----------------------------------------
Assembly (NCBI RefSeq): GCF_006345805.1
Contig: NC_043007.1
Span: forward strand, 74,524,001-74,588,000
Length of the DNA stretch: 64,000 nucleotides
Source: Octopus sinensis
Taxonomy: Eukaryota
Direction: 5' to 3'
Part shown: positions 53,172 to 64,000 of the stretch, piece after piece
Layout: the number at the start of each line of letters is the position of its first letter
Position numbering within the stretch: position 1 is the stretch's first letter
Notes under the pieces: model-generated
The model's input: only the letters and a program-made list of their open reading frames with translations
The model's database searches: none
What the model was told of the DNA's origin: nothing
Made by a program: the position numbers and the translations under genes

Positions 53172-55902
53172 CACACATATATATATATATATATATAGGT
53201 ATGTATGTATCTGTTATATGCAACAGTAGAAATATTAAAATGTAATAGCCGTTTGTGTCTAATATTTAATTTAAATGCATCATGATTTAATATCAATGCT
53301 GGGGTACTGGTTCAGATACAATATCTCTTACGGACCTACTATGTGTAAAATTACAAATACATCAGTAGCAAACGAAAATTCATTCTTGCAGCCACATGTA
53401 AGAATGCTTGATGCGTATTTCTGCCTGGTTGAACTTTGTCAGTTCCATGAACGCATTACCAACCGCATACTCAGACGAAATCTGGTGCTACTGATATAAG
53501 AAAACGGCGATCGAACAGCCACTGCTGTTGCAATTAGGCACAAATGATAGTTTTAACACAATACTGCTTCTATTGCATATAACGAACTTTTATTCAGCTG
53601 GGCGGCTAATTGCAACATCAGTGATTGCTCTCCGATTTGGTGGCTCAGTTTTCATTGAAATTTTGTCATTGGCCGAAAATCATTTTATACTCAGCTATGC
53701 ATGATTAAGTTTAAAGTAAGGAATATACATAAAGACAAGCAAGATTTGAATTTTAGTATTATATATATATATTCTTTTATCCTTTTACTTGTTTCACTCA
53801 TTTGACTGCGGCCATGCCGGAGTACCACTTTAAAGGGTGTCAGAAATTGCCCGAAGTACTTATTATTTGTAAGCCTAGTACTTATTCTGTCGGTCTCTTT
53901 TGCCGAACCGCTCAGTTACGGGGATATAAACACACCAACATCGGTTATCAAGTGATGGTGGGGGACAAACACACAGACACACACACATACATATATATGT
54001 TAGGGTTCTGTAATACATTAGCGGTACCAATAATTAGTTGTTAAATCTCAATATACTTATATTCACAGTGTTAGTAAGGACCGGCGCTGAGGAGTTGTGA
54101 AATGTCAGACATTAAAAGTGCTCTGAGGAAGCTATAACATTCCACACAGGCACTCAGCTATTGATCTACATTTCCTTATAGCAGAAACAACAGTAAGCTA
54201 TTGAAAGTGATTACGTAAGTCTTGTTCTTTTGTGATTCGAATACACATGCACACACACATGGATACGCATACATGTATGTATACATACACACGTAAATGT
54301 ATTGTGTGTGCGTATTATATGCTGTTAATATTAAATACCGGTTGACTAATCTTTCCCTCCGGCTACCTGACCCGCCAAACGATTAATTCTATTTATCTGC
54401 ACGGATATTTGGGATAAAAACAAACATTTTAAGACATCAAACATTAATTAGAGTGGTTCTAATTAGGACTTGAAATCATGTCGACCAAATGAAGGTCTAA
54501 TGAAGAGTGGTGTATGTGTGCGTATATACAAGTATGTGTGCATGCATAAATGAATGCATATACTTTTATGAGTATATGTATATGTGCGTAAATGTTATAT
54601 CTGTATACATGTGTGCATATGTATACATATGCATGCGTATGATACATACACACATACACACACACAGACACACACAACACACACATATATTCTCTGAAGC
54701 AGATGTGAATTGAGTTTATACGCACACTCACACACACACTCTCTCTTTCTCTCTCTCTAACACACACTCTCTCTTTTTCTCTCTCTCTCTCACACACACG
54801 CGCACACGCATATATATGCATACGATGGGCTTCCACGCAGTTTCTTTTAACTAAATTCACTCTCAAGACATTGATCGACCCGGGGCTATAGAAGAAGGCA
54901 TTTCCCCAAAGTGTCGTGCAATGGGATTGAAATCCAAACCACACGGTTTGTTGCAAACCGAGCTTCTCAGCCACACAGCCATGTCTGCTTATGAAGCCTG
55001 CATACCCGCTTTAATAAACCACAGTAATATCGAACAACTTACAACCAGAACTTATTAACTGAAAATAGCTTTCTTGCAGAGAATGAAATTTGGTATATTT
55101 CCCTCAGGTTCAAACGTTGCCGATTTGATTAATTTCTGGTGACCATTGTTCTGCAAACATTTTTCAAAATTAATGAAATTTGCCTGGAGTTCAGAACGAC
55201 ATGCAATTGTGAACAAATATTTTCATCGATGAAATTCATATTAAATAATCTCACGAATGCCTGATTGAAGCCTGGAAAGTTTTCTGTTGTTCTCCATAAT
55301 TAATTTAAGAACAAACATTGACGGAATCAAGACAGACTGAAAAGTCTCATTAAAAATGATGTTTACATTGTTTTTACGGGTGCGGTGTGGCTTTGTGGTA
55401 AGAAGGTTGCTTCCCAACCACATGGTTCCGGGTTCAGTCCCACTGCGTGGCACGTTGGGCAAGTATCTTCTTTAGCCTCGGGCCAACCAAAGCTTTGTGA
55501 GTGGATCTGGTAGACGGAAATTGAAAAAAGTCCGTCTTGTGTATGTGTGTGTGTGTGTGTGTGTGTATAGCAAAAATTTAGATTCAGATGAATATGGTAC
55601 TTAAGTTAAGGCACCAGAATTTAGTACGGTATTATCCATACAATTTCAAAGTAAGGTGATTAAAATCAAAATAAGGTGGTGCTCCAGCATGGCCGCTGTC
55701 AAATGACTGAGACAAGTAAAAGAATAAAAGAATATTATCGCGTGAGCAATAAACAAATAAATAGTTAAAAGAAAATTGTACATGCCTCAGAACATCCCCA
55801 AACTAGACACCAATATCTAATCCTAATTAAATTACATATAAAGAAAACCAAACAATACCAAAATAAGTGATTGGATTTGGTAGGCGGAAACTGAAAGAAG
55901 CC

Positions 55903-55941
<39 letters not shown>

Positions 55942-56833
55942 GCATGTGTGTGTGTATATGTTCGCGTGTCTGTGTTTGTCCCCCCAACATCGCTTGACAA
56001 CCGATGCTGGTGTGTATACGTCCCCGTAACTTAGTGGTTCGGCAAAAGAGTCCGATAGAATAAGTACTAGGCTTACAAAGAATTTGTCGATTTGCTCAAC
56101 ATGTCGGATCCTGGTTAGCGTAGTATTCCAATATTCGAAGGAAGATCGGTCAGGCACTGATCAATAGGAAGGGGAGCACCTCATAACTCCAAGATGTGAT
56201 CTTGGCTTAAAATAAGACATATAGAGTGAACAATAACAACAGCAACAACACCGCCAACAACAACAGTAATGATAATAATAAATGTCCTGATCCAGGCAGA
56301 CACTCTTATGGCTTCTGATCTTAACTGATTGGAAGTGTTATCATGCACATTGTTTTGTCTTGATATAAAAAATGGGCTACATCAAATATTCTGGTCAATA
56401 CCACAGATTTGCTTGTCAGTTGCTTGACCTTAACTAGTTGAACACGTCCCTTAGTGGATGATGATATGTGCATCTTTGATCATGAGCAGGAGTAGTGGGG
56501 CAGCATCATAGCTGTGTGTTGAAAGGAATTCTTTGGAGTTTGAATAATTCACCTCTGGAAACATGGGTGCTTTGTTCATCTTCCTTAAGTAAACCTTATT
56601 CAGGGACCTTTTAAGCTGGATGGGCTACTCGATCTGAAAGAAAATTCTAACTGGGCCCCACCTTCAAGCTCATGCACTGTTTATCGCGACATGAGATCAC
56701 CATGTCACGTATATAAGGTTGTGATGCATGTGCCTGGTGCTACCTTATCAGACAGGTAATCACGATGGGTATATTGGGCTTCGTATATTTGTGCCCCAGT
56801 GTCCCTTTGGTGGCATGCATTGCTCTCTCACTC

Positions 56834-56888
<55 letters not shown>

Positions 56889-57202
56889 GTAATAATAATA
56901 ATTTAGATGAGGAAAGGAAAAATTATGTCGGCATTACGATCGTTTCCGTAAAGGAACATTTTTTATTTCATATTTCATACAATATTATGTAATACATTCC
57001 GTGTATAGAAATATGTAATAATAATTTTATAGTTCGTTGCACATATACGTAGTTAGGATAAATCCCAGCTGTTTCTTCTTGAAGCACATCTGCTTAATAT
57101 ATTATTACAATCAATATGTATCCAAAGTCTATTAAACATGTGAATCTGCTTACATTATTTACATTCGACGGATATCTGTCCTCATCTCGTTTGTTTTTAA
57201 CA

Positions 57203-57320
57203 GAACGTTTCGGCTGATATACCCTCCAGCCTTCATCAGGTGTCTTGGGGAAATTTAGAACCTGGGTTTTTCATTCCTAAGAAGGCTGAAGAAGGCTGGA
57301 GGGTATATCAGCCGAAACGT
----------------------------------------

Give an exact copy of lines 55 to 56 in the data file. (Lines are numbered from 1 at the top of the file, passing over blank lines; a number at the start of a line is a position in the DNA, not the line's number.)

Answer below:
56501 CAGCATCATAGCTGTGTGTTGAAAGGAATTCTTTGGAGTTTGAATAATTCACCTCTGGAAACATGGGTGCTTTGTTCATCTTCCTTAAGTAAACCTTATT
56601 CAGGGACCTTTTAAGCTGGATGGGCTACTCGATCTGAAAGAAAATTCTAACTGGGCCCCACCTTCAAGCTCATGCACTGTTTATCGCGACATGAGATCAC